THE BABYSITTER: KILLER QUEEN (Pictured) JUDAH LEWIS as COLE in THE BABYSITTER: KILLER QUEEN. Cr. TYLER GOLDEN/NETFLIX © 2020
Derrick Dunn

Derrick Dunn

Laughs & gore galore in The Babysitter Killer Queen

Director McG reunites with Netflix for The Babysitter: Killer Queen, a sequel to the network’s 2017 hit, The Babysitter. Two years ago, Cole Johnson (Judah Lewis) successfully defeated his babysitter Bee and her satanic cult. As luck would have it, Cole has become a laughing stock in the town and seen as the boy who cried wolf, given that Bee and all of her minions disappeared. The lad’s parents (Ken Marino and Leslie Bibb) even have him in therapy and want to send him away to a mental institution.

Cole’s shrink thinks the answer to his problem is getting laid. When his friend Melanie (Emily Alyn Lind) invites him to a lake party with some other kids from the school, Cole hesitantly tags along. However, before long, four of the cult members Sonya (Hana Mae Lee), Max (Robbie Amell), Allison (Bella Throne), and John (Andrew Bachelor), mysteriously return from the dead to enact revenge. Once again, Cole realizes that he will need all of his wits to outsmart the evil forces, score with his dream girl, and survive the night.

2017’s The Babysitter was a lot more fun than films in its genre. McG direction style mixed with Brian Duffield’s script and great performances from its cast juggled horror and comedy with ease.  Surprisingly Duffield doesn’t return for the sequel and passes over writing duties to the film’s director and television scribe Dan Lagana. Rest-assured that McG & co-writer Lagana stayed true to the original film’s vibe while adding a few surprises.

Our quadrant of returning villains is clearly having a great time playing evil. Sonya (Hana Mae Lee), Max (Robbie Amell), Allison (Bella Throne), and John (Andrew Bachelor) all stay true to their character tropes. Which provides plenty of laughs, which fans of the first film are sure to appreciate. Since his King Bach days, Andrew Bachelor has come a long way, and his comic timing is as sharp as ever. His interactions with Bella Throne’s Allison are comedy gold, and I would love to see them in their own project.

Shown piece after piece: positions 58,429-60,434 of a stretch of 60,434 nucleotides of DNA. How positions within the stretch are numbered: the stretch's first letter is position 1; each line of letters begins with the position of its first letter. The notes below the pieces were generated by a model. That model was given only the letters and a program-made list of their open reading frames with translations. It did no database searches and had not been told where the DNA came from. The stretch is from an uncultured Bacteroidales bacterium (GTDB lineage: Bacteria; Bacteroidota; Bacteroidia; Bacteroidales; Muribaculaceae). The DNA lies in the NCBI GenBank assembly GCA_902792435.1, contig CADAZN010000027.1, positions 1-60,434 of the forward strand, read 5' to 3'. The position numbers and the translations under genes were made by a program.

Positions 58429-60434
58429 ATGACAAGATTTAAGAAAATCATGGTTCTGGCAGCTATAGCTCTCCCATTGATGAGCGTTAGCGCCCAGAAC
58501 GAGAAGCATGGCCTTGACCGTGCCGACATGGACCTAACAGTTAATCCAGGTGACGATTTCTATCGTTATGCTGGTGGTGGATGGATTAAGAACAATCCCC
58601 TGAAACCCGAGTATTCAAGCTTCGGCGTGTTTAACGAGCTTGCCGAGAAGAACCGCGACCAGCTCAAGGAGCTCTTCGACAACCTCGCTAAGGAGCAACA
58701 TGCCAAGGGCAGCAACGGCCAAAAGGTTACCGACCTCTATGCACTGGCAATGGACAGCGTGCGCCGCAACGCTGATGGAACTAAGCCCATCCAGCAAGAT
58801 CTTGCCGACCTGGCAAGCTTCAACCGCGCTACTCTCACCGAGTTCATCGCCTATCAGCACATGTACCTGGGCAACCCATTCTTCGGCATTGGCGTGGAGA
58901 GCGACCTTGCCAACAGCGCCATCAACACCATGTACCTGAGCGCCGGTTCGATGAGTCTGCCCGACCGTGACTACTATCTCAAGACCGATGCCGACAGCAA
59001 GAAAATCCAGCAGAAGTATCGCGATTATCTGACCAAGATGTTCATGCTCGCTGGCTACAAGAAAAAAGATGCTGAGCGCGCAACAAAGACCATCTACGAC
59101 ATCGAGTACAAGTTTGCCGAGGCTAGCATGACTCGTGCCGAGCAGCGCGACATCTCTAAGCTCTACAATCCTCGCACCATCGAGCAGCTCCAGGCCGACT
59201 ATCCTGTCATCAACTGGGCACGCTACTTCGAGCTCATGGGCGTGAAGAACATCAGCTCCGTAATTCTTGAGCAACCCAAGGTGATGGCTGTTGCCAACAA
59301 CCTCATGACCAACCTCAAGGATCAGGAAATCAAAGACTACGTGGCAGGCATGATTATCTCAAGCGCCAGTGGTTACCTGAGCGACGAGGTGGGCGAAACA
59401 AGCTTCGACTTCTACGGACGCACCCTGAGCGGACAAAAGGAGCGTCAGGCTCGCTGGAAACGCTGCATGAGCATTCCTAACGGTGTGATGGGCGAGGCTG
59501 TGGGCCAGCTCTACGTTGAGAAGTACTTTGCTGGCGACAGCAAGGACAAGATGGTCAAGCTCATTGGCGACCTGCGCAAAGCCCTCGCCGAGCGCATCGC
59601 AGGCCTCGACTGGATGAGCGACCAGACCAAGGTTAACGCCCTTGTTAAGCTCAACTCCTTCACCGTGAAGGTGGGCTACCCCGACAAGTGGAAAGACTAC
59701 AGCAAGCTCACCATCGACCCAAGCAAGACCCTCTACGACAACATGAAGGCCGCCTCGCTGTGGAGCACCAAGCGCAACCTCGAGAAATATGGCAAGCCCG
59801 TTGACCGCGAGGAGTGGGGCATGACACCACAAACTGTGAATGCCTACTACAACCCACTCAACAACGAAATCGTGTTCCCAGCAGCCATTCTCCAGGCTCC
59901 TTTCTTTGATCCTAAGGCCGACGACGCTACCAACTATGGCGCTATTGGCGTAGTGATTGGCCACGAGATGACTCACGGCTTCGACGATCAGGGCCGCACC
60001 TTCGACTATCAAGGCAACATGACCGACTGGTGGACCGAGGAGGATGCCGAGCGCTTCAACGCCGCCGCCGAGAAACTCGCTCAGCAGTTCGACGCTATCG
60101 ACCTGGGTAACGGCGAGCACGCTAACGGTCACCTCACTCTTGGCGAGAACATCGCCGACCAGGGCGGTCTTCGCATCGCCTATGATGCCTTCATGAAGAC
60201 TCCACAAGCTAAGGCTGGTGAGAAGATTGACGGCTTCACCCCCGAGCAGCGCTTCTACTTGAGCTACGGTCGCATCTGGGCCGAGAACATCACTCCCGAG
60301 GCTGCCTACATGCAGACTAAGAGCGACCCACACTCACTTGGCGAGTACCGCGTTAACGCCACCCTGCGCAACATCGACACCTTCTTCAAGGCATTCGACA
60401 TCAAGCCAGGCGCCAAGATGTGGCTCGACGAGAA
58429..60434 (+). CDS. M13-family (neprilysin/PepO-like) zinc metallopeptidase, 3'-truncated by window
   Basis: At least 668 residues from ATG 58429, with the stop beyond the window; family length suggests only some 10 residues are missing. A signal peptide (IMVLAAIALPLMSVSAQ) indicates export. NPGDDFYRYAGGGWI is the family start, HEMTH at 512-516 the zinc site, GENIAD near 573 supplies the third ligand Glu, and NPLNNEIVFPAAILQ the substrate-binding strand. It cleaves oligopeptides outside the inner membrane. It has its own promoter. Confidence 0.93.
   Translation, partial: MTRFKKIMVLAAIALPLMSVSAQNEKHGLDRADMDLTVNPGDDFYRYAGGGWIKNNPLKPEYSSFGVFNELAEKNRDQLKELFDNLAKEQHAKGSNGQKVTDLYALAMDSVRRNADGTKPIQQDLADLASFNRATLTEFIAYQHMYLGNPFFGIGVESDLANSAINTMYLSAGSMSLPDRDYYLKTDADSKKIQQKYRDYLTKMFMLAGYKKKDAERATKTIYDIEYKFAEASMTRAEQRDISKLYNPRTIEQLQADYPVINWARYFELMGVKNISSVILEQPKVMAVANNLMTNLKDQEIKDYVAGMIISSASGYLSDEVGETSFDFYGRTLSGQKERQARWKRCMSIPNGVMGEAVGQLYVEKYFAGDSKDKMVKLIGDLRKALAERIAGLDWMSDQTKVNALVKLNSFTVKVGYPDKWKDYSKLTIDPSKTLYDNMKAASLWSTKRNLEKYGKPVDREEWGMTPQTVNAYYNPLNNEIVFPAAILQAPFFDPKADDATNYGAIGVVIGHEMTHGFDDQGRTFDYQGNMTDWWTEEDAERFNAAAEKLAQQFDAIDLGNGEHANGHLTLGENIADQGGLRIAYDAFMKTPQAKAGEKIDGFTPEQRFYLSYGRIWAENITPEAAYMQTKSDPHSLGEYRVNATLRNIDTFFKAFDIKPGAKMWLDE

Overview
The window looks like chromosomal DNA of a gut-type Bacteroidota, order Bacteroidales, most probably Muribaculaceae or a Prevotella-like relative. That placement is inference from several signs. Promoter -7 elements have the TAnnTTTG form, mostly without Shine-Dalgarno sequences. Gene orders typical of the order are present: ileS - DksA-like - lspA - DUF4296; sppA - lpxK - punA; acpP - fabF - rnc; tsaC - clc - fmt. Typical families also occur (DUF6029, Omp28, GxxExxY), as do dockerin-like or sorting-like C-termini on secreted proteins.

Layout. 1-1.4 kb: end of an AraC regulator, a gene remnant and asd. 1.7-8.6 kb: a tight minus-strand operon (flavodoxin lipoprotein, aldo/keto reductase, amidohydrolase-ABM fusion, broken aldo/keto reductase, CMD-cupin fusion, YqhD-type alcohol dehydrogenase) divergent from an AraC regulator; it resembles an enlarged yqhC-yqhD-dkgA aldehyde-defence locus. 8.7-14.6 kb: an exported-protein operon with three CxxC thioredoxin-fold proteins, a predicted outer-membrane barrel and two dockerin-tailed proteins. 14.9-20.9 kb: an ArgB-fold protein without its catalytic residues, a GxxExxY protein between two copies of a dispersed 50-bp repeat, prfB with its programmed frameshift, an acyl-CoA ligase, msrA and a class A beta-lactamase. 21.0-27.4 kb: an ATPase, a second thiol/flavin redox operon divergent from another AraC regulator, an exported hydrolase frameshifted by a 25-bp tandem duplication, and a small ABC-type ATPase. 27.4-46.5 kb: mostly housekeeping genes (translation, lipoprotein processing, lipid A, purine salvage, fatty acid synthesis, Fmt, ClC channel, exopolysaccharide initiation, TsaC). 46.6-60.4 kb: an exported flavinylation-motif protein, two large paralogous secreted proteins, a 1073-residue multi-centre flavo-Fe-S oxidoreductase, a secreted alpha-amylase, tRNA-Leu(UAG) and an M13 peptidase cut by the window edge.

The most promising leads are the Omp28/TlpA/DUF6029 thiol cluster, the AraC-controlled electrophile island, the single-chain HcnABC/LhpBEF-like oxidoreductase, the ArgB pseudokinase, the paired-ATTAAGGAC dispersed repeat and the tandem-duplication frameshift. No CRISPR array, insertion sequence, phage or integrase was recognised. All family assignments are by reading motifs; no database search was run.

Young actor Judah Lewis is also great as Cole. There was never a moment where I wasn’t rooting for Cole throughout the numerous shenanigans he finds himself in. Lewis brings realism to Cole, and I’m sure anyone who felt invisible in high school can relate. The writers never Cole give plot armor; instead, we see that Cole is still weak physically but strong mentally.

Emily Alyn Lind also returns for the sequel as Melanie Cole’s best friend/next-door-neighbor in an expanded role. The young actress impressed me late last year with her work in Doctor Sleep, so it was great to see her in another horror film. Ken Marino and Leslie Bibb also return to the movie as Cole’s parents. Bibb was a bit wasted, in my opinion, as she doesn’t have much to do as Marino has the meatier role. Truth be told, the script could’ve written Bibb’s character as being out of town on business or visiting a relative, and the film wouldn’t change.

The only new cast member with a substantial role is Jenna Ortega, Phoebe, a new classmate in Cole’s school who finds herself thrust in the madness. Known primarily for her television work, Ortega was enjoyable in her role and had great chemistry with her cast mates. I look forward to seeing her in Scream 5 in 2022.

Filled with one-liners, Meta references, and gory kills, The Babysitter: Killer Queen is a fun sequel that keeps the previous film’s vibe. If you enjoy horror-comedies, check this one out.

Final Grade: B+

The Babysitter: Killer Queen is streaming at www.netflix.com/TheBabysitterkillerqueen

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